VPN Unlimited Chrome Extension

If you occasionally use a free wifi connection for internet access, I think it is important to use a VPN (Virtual Private Network) to secure and protect your connection. If you use the Chrome browser, as I do, I just became aware of a VPN extension from Keep Solid VPN Unlimited that will encrypt and protect your browser traffic. I downloaded and installed it just moments ago, and am connected to a server in Los Angeles.

I did a speed test to see if this extension adversely affected my download speed. I couldn't see any significant degradation.

So far so good using this extension, which will only encrypt traffic through the Chrome browser. A VPN app, on the other hand, will protect all traffic from your computer. Which do you want or need? It depends, and the info below may help your decision.

I just pass this on FYI and possible benefit.

Jim Hamm




VPN Unlimited

Now here's quite a deal if you're in the market for a VPN: a lifetime of VPN Unlimited for only $31.99. See here: 


This is way too cheap, it seems to me, so there may be a 'gotcha'. A few years ago I purchased a lifetime license for VPN Unlimited, and in fact am running it now. I don't remember now what I paid for my lifetime license, but it was way more than $32.

Here is one review of VPN Unlimited: https://www.techradar.com/reviews/pc-mac/software/utilities/keepsolid-vpn-unlimited-1325618/review

And here's another review: https://www.pcmag.com/review/344816/keepsolid-vpn-unlimited

This program has worked well for me, so thought I'd pass this offer along.

Jim Hamm

Opera's Free VPN

For some time Opera has offered a free version of their VPN (Virtual Private Network) for iOS devices. Soon it will no longer be available. Following is an article that discusses this:


It's expensive for any company to maintain a VPN network, and unreasonable for them to offer it free. How can a company afford to do this? The desktop version of the Opera Browser does continue to offer a free built-in VPN, but I'm guessing Opera is doing this to try to increase market share for their browser. How long they'll continue to do this is uncertain, though.

Jim Hamm

Hotspot Shield VPN

Here's an interesting (to me, anyway) bit of trivia about the use of the Hotspot Shield VPN, which I just experienced. Typically when one uses a VPN for security purposes over a public wifi network, the download speed usually drops -- for several reasons. This is expected, and is just part of the price one pays for additional security and to prevent hackers from 'sniffing' your computer or tablet.

I'm presently on a secure wifi network in our condo and don't need to use a VPN. But from time to time I like to check out various VPNs to see how they perform. Using Cox Cable I just now got a download speed of 28 Mbps, which is perfectly usable for normal computer use. I then opened the Hotspot Shield VPN, selected a server in the U.S., and after a few moments it got connected. I don't know where the server was located in the U.S., just that it was connected.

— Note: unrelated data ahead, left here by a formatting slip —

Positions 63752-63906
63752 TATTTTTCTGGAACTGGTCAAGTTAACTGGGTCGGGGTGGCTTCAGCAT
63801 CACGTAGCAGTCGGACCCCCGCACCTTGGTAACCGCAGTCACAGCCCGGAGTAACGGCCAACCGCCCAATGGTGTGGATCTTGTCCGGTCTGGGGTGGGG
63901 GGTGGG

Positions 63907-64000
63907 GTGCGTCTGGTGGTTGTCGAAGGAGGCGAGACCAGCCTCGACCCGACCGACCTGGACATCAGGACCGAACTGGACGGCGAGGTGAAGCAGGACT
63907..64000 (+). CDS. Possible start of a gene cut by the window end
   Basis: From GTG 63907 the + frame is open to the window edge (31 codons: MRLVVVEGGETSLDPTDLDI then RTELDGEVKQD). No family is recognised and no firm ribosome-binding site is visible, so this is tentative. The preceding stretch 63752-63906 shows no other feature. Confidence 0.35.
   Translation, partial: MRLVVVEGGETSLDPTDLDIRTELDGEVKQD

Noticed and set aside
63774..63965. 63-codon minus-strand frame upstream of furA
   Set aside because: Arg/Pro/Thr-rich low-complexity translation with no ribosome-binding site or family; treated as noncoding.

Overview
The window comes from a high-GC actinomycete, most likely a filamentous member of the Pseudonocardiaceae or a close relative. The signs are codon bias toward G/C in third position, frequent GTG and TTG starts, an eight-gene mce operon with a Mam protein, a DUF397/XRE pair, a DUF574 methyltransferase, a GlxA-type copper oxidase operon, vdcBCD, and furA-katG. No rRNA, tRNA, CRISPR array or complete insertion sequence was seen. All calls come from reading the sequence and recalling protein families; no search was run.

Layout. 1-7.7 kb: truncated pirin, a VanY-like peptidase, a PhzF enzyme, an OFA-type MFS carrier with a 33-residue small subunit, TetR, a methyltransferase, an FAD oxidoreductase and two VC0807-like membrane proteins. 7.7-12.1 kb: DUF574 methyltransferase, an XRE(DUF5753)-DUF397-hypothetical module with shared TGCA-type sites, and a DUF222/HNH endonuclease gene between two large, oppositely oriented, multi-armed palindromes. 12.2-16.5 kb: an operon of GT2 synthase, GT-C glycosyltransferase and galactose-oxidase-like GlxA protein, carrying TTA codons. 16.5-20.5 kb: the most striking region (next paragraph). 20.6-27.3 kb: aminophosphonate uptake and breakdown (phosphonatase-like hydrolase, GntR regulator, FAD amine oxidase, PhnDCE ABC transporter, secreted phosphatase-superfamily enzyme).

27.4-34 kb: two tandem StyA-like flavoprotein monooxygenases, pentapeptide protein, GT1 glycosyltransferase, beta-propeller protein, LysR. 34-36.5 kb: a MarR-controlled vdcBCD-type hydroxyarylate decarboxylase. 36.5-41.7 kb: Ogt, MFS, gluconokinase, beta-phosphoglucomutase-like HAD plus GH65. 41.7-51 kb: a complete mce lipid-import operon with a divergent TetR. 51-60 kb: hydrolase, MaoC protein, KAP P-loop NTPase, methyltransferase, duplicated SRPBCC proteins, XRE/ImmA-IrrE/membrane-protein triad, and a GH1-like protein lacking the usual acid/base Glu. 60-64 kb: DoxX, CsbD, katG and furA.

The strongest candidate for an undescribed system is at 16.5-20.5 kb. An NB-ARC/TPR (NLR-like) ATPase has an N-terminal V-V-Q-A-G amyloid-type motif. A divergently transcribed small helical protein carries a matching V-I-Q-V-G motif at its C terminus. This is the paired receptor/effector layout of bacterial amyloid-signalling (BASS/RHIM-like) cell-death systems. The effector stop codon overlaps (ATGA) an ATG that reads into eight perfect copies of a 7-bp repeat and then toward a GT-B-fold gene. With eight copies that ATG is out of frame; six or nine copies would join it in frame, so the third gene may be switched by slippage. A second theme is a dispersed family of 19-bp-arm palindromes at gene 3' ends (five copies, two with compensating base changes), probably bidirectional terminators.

I did the download test again and got 42 Mbps -- a significant improvement and a nice surprise. I did this same test earlier this morning and got similar, favorable, results. Hotspot Shield VPN is available for a Mac, PC, iOS and Android. They offer both a free and paid version.

https://www.hotspotshield.com/vpn/vpn-for-mac/       https://www.hotspotshield.com/vpn/vpn-for-windows/

So, if you occasionally use public wifi, I suggest that you use a VPN, whether it be this one or another.

Jim Hamm

Public Wifi

If you occasionally use public wifi, you realize your computer is subject to possible hacking -- someone being able to 'see' what you're doing. If you should have an interest in reading three articles about how to protect your computer, read here and here and here.

One of the ways to protect yourself on public wifi is never enter anything on your computer you wouldn't want the world to see. A better way, though, is to protect yourself by using a VPN (Virtual Private Network), as the last article mentions. The article mentions two free VPN's that are available to be used: Hotspot Shield and CyberGhost. 

I have both of these installed and use one or the other when I'm on public wifi. Is it necessary to use a VPN, you might ask? It depends on you and how secure you want to be. Both these programs are easy to install and use, and they're free (although paid versions are available, of course). What's not to like about this scenario? Free protection.

When you first open CyberGhost you'll get a notice that you can't use the free version right away as there are people in line waiting to use it. In my experience it only takes about a minute or two and your turn will come up. Now, why are these VPN's providing a 'free' service? They obviously can't stay in business doing this for everyone. They have advertising on the free versions, and they hope you will eventually upgrade to the paid version, which I've done.

Just some thoughts for your protection on public wifi.

Jim Hamm

A Lesson Learned

If you use a VPN, my experience may save you a future problem. I bought a new 10.5" iPad Pro recently, and when I got it home I couldn't connect to the internet. I could pick up the wifi signal but couldn't get on the internet. 

After 40 frustrating minutes, including a discussion with an Apple tech, I noticed something: a VPN  app was trying to connect to the internet and blocking everything else until it was connected. A VPN will do this as a protection so we don't get on the internet until the VPN is connected. I quickly turned the VPN off and got connected to the internet right away.